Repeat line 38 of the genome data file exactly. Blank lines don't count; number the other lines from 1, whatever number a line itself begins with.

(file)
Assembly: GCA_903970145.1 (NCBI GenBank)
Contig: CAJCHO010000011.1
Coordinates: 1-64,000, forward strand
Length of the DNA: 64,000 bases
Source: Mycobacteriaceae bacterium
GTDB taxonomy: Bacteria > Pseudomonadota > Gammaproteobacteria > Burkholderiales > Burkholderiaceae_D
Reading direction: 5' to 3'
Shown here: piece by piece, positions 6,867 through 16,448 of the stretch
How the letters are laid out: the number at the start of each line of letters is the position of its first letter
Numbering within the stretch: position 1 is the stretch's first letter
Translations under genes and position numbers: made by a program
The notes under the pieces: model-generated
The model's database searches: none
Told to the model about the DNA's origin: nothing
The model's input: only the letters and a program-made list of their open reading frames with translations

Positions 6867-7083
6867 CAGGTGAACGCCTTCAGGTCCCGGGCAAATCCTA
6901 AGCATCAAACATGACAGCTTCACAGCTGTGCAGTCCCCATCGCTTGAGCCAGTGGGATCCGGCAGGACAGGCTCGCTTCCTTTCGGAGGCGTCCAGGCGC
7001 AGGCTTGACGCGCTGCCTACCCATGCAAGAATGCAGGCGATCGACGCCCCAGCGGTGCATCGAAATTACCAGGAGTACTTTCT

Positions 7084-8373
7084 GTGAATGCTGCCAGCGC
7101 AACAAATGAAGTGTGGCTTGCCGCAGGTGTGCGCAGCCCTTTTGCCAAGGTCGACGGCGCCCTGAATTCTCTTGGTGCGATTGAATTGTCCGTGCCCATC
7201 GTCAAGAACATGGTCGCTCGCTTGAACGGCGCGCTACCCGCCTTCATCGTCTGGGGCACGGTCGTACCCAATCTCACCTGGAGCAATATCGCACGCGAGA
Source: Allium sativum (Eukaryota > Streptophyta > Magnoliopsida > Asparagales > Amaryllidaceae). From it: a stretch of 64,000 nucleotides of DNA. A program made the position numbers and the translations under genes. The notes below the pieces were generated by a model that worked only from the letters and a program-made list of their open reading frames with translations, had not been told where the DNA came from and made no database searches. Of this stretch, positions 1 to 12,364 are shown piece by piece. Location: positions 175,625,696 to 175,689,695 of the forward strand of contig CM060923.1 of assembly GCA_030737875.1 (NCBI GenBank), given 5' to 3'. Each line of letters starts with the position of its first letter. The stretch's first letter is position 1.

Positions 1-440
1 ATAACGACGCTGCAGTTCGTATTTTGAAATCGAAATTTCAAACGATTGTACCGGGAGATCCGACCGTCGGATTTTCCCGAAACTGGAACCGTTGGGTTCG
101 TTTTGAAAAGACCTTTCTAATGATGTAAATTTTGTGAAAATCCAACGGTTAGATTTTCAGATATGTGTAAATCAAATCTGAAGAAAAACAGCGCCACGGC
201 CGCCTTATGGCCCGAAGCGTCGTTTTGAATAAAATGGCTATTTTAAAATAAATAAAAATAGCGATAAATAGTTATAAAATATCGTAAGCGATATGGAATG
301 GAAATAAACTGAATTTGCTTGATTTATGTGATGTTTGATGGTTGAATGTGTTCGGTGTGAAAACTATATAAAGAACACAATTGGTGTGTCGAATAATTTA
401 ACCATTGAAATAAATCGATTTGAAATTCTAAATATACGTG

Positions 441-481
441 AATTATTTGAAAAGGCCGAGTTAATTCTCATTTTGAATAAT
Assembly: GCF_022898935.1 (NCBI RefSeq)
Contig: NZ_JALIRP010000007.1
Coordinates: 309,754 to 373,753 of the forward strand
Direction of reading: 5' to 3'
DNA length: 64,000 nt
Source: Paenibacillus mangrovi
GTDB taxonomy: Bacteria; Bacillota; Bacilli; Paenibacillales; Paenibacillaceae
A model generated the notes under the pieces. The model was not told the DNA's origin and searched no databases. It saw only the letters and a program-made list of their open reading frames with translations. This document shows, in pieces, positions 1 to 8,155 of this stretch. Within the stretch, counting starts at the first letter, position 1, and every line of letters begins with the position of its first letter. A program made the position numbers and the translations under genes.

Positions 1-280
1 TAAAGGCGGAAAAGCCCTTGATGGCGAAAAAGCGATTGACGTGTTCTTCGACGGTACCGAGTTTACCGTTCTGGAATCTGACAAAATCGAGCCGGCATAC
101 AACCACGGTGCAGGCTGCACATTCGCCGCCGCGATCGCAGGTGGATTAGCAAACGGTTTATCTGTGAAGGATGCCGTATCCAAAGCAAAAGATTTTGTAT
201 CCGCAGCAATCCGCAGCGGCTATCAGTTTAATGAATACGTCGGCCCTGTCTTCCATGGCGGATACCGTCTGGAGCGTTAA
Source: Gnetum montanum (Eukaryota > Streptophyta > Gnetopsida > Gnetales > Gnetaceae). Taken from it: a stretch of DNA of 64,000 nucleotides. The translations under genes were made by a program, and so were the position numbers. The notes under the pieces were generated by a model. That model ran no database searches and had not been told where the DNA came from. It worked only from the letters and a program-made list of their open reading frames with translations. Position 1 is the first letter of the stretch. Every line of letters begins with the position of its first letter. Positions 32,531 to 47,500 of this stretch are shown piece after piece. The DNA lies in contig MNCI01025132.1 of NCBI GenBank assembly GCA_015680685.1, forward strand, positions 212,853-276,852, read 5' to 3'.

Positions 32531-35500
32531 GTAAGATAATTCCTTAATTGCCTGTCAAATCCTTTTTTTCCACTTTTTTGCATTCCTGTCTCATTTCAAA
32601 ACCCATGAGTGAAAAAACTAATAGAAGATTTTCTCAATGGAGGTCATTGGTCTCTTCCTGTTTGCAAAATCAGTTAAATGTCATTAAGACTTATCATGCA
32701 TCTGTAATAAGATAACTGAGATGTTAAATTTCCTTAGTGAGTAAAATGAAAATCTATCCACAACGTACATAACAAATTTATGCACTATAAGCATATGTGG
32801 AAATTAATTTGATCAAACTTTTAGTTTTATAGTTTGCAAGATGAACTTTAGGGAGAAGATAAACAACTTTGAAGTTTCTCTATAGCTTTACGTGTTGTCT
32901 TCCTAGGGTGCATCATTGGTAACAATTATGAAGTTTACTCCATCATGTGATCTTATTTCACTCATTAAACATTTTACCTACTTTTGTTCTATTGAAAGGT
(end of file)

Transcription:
Source: Paenibacillus mangrovi